- Associated Press - Sunday, October 11, 2015

HARRISBURG, Pa. (AP) - Some of the criminal matters for which Pennsylvania taxpayers have doled out more than $2.8 million for legal representation of state lawmakers and their aides, since the start of 2011:

- Bonusgate: The bulk of House Democrats’ legal fees for criminal matters were related to the investigation into misuse of public resources for campaign purposes, a scandal that snared several top Democratic members and staff. The guilty verdict against former Speaker Bill DeWeese, for example, was issued in early 2012 after testimony by his aides that campaign work was a regular part of their legislative work day.

- Computergate: All of the House Republicans’ legal fees for criminal matters related to Bonusgate’s parallel investigation, Computergate, which resulted in guilty pleas or verdicts against former members and staff. Former Speaker John Perzel pleaded guilty in 2011 and was sentenced in 2012, after prosecutors argued he led a scheme to spend millions in public money on computers and expertise in election campaigns.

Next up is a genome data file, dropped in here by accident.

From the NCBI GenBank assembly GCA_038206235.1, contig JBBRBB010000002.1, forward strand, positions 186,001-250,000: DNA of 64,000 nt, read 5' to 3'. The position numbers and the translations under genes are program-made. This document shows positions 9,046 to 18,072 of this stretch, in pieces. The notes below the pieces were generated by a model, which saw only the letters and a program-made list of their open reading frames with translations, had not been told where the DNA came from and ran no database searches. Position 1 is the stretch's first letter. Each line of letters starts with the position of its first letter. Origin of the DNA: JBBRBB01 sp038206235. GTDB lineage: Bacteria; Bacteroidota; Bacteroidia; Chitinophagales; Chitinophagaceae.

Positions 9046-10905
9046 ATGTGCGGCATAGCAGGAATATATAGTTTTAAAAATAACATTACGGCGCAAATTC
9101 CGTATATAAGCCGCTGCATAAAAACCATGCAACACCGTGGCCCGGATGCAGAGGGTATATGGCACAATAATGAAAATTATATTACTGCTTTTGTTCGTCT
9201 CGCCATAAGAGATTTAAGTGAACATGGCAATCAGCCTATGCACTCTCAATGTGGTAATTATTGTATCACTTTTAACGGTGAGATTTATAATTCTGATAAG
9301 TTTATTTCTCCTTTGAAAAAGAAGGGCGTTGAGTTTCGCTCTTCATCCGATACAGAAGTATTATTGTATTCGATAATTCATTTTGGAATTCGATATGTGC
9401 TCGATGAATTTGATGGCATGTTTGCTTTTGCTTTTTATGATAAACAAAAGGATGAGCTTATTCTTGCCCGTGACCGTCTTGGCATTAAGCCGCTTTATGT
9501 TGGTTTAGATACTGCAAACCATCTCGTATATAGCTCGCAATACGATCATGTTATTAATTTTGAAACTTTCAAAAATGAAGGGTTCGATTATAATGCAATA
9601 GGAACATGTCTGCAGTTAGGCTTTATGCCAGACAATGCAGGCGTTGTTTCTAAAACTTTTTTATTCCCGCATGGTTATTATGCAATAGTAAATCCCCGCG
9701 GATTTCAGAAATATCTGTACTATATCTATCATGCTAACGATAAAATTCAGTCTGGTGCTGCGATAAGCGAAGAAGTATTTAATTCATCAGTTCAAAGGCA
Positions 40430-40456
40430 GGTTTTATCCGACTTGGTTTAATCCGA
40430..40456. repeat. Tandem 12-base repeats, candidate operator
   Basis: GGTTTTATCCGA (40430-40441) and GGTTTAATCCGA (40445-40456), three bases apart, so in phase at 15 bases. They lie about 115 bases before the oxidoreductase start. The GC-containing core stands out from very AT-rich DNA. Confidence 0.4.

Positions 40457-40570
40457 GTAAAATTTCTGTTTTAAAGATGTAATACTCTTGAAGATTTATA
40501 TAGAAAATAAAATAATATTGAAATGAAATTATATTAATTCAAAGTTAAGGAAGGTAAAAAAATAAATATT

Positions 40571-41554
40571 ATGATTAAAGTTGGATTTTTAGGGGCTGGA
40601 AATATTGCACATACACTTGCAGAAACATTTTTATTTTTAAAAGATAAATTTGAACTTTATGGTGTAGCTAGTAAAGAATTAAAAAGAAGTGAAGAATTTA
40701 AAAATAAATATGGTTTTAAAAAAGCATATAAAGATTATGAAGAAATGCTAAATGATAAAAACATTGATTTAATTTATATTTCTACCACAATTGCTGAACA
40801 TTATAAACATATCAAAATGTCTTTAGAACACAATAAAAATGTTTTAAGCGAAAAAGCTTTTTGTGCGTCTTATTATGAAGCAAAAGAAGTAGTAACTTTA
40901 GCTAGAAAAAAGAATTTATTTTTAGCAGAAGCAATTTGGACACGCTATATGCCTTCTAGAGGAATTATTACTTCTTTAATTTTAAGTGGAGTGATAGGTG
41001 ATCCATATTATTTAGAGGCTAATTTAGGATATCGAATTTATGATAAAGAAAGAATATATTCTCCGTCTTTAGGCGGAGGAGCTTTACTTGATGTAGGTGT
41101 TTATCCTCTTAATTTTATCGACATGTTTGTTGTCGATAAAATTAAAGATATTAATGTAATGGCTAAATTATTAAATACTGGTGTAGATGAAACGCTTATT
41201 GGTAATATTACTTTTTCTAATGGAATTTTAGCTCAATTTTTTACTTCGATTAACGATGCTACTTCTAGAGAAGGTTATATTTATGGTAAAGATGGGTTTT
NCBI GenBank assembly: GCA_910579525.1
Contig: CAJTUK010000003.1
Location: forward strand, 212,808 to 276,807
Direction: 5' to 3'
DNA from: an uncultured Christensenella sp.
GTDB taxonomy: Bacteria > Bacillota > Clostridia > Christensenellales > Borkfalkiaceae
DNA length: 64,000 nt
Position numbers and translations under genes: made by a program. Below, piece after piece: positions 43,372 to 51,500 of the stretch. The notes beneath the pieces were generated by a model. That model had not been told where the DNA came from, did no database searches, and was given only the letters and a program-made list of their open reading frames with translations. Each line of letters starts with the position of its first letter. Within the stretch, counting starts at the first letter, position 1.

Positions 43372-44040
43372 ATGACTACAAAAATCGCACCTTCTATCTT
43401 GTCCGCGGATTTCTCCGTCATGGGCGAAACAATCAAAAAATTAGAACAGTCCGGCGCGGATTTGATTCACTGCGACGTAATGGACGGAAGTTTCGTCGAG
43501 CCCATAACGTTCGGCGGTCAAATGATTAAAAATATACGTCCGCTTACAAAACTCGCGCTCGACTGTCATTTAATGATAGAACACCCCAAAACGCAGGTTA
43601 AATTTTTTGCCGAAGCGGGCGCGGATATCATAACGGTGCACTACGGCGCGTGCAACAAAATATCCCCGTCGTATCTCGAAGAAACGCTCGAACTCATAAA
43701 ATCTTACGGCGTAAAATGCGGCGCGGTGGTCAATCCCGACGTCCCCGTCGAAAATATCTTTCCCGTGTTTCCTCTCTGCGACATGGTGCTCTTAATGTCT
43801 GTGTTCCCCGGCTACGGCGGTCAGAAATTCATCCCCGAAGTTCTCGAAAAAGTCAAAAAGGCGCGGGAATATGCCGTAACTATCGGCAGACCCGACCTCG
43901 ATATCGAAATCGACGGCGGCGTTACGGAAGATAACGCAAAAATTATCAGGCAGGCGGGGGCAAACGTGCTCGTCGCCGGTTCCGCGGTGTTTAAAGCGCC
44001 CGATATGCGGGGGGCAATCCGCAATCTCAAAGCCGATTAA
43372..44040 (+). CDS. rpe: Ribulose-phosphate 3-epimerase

- Sen. Jane Orie, Justice Joan Orie Melvin, Janine Orie: The three sisters, Republicans from the Pittsburgh area, were convicted of crimes related to the misuse of government resources for campaign purposes.

- Sen. Bob Mellow, the former Democratic floor leader and president pro tempore, from the Scranton area, pleaded guilty to a federal charge of conspiracy to commit mail fraud in 2012 was sentenced to 16 months, based on charges he used public employees to campaign and filed a false tax return.

- Sen. LeAnna Washington, a Philadelphia Democrat, pleaded guilty last year to conflict of interest for using her legislative staff to raise campaign funds.

- Rep. Curtis Thomas, D-Philadelphia, was investigated over his ties to a chiropractor in the city who pleaded guilty to mail fraud last year. Thomas was never charged.

- Rep. John Galloway, D-Bucks, who was investigated after he obtained Phillies tickets from Tyron Ali, a lobbyist who served as an undercover informant, seeking information about legislative corruption, in what’s been called the “Bling Sting.” Galloway was not charged with any crime and, through a caucus spokesman, said he purchased the tickets.

- Rep. J.P. Miranda, D-Philadelphia, pleaded guilty to conflict of interest and lying to a grand jury after engaging in a scheme to have his sister work secretly in his district office, to avoid anti-nepotism rules.


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